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            So what does that mean for our personal levels of productivity? And what does this mean for our economy as a whole? Here’s what you should know about the productivity paradox, its causes, and what possible solutions we may have to combat it.

            What is the productivity paradox?

            There is a discrepancy between the investment in IT growth and the national level of productivity and productive output. The term “productivity paradox” became popularized after being used in the title of a 1993 paper by MIT’s Erik Brynjolfsson, a Professor of Management at the MIT Sloan School of Management, and the Director of the MIT Center for Digital Business.

            In his paper, Brynjolfsson argued that while there doesn’t seem to be a direct, measurable correlation between improvements in IT and improvements in output, this might be more of a reflection on how productive output is measured and tracked.[1]

            He wrote in his conclusion:

            “Intangibles such as better responsiveness to customers and increased coordination with suppliers do not always increase the amount or even intrinsic quality of output, but they do help make sure it arrives at the right time, at the right place, with the right attributes for each customer.

            Just as managers look beyond “productivity” for some of the benefits of IT, so must researchers be prepared to look beyond conventional productivity measurement techniques.”

            How do we measure productivity anyway?

            And this brings up a good point. How exactly is productivity measured?

            In the case of the US Bureau of Labor Statistics, productivity gain is measured as the percentage change in gross domestic product per hour of labor.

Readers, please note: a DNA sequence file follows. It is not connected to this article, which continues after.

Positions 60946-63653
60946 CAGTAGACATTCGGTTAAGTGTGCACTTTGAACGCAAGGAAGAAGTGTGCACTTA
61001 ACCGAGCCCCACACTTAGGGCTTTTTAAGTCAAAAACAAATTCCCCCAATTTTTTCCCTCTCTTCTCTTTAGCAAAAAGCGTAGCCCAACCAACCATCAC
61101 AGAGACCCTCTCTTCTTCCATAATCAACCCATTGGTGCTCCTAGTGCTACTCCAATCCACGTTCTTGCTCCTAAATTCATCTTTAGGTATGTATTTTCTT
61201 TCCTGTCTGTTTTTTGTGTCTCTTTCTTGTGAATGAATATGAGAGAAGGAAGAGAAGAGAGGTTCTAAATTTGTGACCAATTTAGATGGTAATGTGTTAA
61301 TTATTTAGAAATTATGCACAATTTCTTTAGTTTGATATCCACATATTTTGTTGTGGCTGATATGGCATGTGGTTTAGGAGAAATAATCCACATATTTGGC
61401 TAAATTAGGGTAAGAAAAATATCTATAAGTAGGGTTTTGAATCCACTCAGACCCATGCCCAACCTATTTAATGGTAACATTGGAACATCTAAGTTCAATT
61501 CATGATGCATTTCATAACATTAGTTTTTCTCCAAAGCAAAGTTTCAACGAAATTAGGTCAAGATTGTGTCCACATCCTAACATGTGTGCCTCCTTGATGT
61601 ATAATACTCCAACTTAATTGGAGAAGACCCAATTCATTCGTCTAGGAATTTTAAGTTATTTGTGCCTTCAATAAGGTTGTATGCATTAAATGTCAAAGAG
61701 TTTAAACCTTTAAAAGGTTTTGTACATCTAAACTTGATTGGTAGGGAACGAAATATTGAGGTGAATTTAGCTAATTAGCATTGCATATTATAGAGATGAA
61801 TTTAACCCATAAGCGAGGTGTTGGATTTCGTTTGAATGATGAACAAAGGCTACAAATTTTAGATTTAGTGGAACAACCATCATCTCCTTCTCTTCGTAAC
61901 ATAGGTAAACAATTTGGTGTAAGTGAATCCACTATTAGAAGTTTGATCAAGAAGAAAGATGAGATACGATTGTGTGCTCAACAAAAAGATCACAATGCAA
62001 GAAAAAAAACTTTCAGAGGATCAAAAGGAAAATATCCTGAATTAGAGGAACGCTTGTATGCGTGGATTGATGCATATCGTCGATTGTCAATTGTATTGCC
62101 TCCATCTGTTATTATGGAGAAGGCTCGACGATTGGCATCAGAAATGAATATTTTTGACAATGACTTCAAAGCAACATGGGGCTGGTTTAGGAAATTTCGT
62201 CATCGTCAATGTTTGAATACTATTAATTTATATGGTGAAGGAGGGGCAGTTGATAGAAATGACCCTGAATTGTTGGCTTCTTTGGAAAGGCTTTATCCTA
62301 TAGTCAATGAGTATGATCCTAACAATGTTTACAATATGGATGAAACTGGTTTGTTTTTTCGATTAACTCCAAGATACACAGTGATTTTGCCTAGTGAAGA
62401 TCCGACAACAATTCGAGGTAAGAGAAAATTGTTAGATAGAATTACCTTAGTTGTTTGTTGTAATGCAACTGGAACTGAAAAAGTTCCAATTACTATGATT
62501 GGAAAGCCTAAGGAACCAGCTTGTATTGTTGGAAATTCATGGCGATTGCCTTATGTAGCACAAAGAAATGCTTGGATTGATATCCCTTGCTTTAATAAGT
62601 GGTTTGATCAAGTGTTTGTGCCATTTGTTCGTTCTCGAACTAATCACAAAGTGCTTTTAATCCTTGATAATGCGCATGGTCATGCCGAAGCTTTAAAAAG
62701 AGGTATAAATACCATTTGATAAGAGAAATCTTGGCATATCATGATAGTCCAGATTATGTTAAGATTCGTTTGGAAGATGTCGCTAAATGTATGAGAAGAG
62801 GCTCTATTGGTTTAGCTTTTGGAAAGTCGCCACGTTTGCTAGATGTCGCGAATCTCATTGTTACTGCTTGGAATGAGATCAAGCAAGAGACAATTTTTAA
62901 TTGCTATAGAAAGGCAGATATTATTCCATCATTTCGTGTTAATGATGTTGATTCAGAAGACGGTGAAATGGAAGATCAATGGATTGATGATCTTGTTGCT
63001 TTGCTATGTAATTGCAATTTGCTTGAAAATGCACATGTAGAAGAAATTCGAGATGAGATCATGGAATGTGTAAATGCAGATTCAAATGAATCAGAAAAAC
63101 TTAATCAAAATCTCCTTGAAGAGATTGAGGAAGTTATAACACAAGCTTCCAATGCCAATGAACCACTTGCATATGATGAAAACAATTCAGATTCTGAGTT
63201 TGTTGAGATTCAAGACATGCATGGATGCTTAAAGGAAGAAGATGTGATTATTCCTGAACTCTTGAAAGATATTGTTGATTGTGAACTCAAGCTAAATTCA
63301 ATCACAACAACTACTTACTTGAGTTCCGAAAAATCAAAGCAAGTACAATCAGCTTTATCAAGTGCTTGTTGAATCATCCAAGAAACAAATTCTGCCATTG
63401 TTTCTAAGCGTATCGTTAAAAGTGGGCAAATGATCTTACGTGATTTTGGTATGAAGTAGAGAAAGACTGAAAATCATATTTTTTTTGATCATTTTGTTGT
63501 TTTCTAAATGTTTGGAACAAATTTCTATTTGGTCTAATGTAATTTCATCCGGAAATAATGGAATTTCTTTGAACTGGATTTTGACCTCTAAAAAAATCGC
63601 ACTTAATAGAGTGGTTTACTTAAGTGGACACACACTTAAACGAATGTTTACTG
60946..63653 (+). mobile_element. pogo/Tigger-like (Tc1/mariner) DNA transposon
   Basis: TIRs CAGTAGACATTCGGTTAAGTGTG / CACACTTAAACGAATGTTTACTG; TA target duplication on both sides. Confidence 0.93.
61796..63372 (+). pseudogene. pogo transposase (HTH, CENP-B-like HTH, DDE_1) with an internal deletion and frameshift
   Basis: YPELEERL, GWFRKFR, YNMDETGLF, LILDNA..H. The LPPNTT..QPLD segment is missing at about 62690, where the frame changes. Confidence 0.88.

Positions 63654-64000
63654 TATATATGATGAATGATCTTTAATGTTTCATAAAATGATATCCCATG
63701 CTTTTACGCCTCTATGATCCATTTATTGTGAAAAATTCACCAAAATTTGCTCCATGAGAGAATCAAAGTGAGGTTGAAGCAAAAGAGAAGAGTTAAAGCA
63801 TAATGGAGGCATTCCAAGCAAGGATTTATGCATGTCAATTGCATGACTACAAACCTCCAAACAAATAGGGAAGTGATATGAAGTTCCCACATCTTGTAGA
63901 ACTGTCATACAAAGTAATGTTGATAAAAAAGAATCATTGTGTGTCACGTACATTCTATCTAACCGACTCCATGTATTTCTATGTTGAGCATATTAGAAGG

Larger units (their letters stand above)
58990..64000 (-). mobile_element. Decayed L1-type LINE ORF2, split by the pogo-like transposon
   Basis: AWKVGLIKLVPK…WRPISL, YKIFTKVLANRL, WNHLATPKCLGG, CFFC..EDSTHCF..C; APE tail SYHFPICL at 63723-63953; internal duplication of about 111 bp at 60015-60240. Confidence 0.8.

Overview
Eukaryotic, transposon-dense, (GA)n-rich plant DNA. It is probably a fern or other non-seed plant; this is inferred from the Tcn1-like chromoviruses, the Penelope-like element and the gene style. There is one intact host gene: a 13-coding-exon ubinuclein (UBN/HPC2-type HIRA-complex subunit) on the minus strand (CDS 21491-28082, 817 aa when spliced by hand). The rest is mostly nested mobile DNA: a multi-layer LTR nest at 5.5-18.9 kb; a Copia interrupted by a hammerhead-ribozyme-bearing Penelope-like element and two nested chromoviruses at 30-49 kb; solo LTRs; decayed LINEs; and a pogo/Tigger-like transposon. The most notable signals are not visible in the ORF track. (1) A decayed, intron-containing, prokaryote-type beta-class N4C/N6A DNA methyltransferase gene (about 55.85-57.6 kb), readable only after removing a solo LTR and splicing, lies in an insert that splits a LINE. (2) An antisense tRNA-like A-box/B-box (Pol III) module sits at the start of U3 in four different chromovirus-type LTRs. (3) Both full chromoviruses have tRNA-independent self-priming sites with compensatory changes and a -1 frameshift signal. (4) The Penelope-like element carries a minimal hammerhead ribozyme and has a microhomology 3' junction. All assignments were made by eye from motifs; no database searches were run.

But other publications such as US Today, argue that this is not the best way to track productivity, and instead use something called Total Factor Productivity (TFP). According to US Today, TFP “examines revenue per employee after subtracting productivity improvements that result from increases in capital assets, under the assumption that an investment in modern plants, equipment and technology automatically improves productivity.”[2]

            In other words, this method weighs productivity changes by how much improvement there is since the last time productivity stats were gathered.

            But if we can’t even agree on the best way to track productivity, then how can we know for certain if we’ve entered the productivity paradox?

            Possible causes of the productivity paradox

            Brynjolfsson argued that there are four probable causes for the paradox:

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            • Mis-measurement – The gains are real but our current measures miss them.
            • Redistribution – There are private gains, but they come at the expense of other firms and individuals, leaving little net gain.
            • Time lags – The gains take a long time to show up.